The beauty parlor, Peluquería Mi Amor. I’m assaulted by hot air thick with hair spray, spicy Caribbean love ballads, and three brats screaming in chorus.

Behind me sweltering Barcelona heat. Bochorno.

This joint. Belongs to Sócrates Sánchez. He’s a pal of mine from many moons ago. We used to sail together. Merchant marines. Across this mudball. A thousand ports. A thousand venal dens. The language of Russian roulette. And I’m not talking about putting a rod to your dome in a Cambodian gambling parlor, though I’ve seen that too. I’m talking pure chaos and cesspools of vice.

Sócrates is like a brother. Went through some hard ass luck together. That’s why when he left me a message at the hotel saying he had trouble, I came right over.

Gypmeisters, guiris in distress, they can wait. Only so much Kovaks can do.

Sócrates is doing pretty good for himself. After twenty some odd years he retired to this burg. Opened this hair styling joint for one of his ladies. Peluquería Mi Amor, near the Santa Caterina market. Now he’s got Peluquería Tu Amor, Peluquería Su Amor, and Peluquería de Usted. But Peluquería Mi Amor is his baby. It’s his hang out.

Those screaming kids. They’re his. He’s got twenty-eight in all. The ones he knows about. Sócrates. Always been a big hit with the dames.

Bachatas. Blasting so loud I can’t hardly think. Warbling lyrics about amor. That’s all I know. The barbress is this broad with a nice big round karina. I nod to her, ask for Sócrates. She looks up from her work. A head full of half finished braids.

Hooola, mi amol! Señor Kovaks, Sócrates eeen da back!”

I walk by three chairs occupied by three kids. No more than a year or so apart. They’re playing those electronic dinguses kids are always playing with.

Past the cloud of hair spray and spicy love ballads. Groggy from the fumes, I swipe back a beaded curtain. Multicolor. Sócrates is sitting next to a fan on maximum. At a round formica table. Playing dominoes with a couple older guys. Seen them in the barrio.

Anyway, Sócrates. He’s about as big as I am. About 200 pounds of brown Caribbean brawn. Thick guy with a gray afro and round gold spectacles. His aura lives up to his namesake. But his grandfatherly looks belie his other side.

He owns this beauty parlor. But he’s also a pimp since retiring from the mariners. Owns one of the busiest bordellos in this burg. Frequented by Catalan oligarchs and guiris and garrulos.

The two old guys get up and leave me with Sócrates. He says:

“Larry! Hermano. Qué hay viejo, you want some rum?”

I say why not. He reaches behind him and lifts the lid to an industrial freezer. He pulls out a bottle of Brugal. Cold steam rolls off it. He pours me a tumbler. I thank him.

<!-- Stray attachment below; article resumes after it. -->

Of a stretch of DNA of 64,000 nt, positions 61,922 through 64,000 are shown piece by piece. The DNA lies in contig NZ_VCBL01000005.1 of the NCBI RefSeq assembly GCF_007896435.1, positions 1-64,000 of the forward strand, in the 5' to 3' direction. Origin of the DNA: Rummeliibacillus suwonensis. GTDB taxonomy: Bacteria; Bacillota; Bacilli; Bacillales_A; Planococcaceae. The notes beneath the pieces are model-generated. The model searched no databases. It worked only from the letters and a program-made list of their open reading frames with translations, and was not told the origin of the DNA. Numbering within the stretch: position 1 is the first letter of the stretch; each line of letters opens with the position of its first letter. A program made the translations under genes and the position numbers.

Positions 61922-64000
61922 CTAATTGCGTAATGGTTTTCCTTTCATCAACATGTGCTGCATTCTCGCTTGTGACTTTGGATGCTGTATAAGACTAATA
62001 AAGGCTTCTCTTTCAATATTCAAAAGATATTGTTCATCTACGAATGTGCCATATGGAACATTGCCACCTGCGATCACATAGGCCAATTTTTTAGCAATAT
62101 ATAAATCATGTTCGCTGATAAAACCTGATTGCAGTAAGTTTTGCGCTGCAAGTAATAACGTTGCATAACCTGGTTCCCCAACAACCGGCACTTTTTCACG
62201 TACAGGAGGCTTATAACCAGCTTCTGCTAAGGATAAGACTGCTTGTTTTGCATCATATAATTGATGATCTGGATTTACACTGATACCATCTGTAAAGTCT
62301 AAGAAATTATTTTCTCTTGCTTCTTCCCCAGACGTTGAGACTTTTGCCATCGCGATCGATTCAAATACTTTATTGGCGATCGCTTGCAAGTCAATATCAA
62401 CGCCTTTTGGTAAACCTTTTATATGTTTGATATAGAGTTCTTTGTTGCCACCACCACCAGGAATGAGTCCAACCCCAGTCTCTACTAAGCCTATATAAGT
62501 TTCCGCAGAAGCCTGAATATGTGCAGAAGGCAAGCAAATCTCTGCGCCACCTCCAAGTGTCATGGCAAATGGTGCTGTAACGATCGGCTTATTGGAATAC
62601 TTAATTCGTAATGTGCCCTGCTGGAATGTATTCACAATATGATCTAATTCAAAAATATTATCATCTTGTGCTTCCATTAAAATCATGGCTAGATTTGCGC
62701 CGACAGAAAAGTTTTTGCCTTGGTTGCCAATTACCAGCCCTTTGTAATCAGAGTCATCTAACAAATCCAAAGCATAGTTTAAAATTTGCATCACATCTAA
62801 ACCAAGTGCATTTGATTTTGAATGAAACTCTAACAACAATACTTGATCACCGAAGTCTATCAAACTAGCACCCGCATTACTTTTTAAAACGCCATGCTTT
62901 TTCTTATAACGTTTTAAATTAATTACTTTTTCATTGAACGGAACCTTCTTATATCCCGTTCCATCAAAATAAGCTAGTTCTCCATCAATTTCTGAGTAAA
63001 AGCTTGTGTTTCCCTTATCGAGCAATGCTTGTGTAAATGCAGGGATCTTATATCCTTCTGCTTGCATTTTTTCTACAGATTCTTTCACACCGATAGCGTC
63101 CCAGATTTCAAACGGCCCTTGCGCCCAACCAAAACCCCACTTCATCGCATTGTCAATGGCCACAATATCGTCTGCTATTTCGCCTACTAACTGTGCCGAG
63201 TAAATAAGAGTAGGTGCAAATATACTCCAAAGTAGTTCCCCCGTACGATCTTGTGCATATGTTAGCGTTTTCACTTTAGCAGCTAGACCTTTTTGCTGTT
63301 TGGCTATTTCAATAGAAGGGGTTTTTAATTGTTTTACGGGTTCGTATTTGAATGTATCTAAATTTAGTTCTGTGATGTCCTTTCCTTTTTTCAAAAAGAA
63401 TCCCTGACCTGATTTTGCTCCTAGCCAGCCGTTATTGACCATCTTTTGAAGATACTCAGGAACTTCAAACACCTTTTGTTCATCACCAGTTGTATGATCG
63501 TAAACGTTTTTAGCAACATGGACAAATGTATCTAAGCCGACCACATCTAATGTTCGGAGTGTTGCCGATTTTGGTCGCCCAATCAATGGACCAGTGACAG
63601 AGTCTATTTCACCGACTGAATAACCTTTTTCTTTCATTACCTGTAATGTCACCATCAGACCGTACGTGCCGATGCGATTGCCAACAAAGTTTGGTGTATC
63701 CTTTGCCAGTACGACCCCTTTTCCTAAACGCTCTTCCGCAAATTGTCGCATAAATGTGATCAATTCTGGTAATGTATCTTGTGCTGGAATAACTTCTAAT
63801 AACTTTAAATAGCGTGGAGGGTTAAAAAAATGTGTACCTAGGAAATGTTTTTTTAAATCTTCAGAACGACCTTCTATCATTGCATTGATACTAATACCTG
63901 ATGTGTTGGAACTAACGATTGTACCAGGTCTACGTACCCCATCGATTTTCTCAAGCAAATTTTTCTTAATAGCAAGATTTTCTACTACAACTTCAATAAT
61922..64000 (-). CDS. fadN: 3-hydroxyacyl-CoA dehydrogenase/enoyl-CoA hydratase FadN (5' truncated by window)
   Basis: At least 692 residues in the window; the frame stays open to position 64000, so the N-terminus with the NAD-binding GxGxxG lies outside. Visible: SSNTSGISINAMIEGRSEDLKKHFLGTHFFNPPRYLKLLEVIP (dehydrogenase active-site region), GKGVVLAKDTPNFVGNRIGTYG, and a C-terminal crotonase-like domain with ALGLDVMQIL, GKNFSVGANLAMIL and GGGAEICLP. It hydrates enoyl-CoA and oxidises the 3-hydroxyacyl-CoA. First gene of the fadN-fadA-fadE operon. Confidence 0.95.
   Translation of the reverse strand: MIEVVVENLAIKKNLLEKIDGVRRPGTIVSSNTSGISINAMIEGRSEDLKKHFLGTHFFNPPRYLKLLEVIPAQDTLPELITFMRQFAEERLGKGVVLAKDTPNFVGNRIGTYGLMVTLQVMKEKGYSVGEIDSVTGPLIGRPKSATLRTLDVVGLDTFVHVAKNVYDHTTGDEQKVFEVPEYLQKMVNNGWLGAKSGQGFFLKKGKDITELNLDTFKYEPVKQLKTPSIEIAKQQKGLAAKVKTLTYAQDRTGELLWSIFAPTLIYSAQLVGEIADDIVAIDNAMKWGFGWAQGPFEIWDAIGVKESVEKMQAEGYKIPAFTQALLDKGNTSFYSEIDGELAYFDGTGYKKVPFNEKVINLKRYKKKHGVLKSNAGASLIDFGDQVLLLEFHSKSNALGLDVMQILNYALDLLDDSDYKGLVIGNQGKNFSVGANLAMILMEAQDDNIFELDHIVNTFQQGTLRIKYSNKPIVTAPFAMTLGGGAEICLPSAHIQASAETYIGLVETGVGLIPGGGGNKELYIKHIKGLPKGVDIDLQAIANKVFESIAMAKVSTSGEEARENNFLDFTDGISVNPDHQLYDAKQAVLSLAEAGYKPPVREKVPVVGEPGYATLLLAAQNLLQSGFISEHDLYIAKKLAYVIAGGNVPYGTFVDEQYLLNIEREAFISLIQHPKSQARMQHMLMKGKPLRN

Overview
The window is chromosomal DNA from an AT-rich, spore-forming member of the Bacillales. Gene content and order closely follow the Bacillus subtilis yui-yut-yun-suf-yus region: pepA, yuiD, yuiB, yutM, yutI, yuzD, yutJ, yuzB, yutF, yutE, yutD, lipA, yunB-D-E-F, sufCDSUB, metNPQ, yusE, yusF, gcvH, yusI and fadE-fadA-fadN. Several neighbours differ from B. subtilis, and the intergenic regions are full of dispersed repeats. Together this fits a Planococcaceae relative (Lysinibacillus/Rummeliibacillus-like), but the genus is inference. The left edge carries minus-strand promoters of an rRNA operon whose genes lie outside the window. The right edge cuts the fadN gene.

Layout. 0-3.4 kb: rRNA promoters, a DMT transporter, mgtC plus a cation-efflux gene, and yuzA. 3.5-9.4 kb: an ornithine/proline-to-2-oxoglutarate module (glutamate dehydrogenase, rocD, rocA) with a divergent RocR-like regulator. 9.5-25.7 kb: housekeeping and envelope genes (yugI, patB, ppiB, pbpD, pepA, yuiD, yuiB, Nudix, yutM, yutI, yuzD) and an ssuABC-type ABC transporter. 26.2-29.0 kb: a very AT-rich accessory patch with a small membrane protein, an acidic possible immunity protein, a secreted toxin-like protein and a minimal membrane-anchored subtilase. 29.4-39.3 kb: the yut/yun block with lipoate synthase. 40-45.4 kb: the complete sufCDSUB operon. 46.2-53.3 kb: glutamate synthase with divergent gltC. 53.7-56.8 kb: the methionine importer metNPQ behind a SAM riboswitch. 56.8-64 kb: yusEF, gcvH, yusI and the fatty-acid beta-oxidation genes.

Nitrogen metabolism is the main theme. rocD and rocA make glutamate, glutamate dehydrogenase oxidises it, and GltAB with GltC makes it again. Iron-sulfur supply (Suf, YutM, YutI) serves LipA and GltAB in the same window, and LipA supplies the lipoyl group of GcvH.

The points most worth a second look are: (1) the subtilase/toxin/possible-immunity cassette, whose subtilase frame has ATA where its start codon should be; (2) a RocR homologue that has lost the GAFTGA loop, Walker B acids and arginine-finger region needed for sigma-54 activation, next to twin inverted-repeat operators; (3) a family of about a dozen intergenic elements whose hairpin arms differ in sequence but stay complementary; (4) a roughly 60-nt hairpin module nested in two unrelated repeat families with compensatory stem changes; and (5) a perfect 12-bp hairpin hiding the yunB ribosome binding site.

“Yesterday I send you a mensaje, viejo, because me having problemas …”

I sit down in one of his flimsy folding chairs.

“… you see my house with the girls, Isla de los Melocotones. Los hombres, they be dying.”

I swish the Brugal around the old bocarino. Syrupy. Like nights in the DR. My nostrils flare. He goes on:

“It start for two weeks …”

Two weeks ago, I think he meant.

“For two weeks this hombre, he come in. Un viejo. German old guy. Eighty or something.”

“Even seniors gotta get their kicks.”

“My girl Katy take him because the girls no like the old mans. Ella es professional. Chingadora. She make …” he makes an O with his right hand. Strokes an imaginary skin flute. “… she make even estrella del porno happy in ten segundos. I call her magic hands.”

Old Sócrates rolls with laughter. Ha ha ha ha ha! Ha ha ha ha ha! So much he almost falls out of his folding chair. He wheezes. The bachata in the parlor switches to another track. Sounds exactly the same. Brats screaming in the background.

“So what gives? She couldn’t play Mozart’s magic flute?”

Sócrates removes his spectacles. Dabs his forehead with a rag he took from his pocket.

“Ah Larry, viejo. This day, She about to chingar with her magic hands and the old guy he falls down …”

“Must have been her melocotones.”

“No Larry. He dead. But still parada like bull, with big smile.”

I nod. Lift my hat and swipe sweat from my forehead.

“Maybe the old bag of bones was happy to go out like that.”

“This not it, brodel. Another, he also die. La policía asks too many questions. Demasiadas.”

“Both old guys?”

“No. El otro un tigre..”

“A tiger?!”

Un jovencito. A younger.”

I nod my head. Pull the last drops of Brugal, then say:

“And they both died like that? Big smile and …”

Sócrates thrusts the underside of his forearm at me and slaps it. “Like that!”

I slide my glass towards him. So guys are kicking it while doing the dirty. Once happens. But three in a row. That’s suspect. While he pours me another rum he says:

“I want you to check my house. Isla de los Melocotones. I must to stop this.”

I take my drink and tell him I’ll get the dope on this affair.

It’s a damn dirty shame.

“Sócrates, my brother. Kovaks is on it.”

I pull a pack of Ducados from my coat pocket. Slide one up and offer it to him. He refuses. I tip the filter to my choppers. Light fire to it.

Behind the curtains. Bachatas blaring. Screaming brats. Mucho amor.


Read the rest of this story in Larry Kovaks’ book, City of Crime, available now in print or in e-book format. You can also preview the book here.

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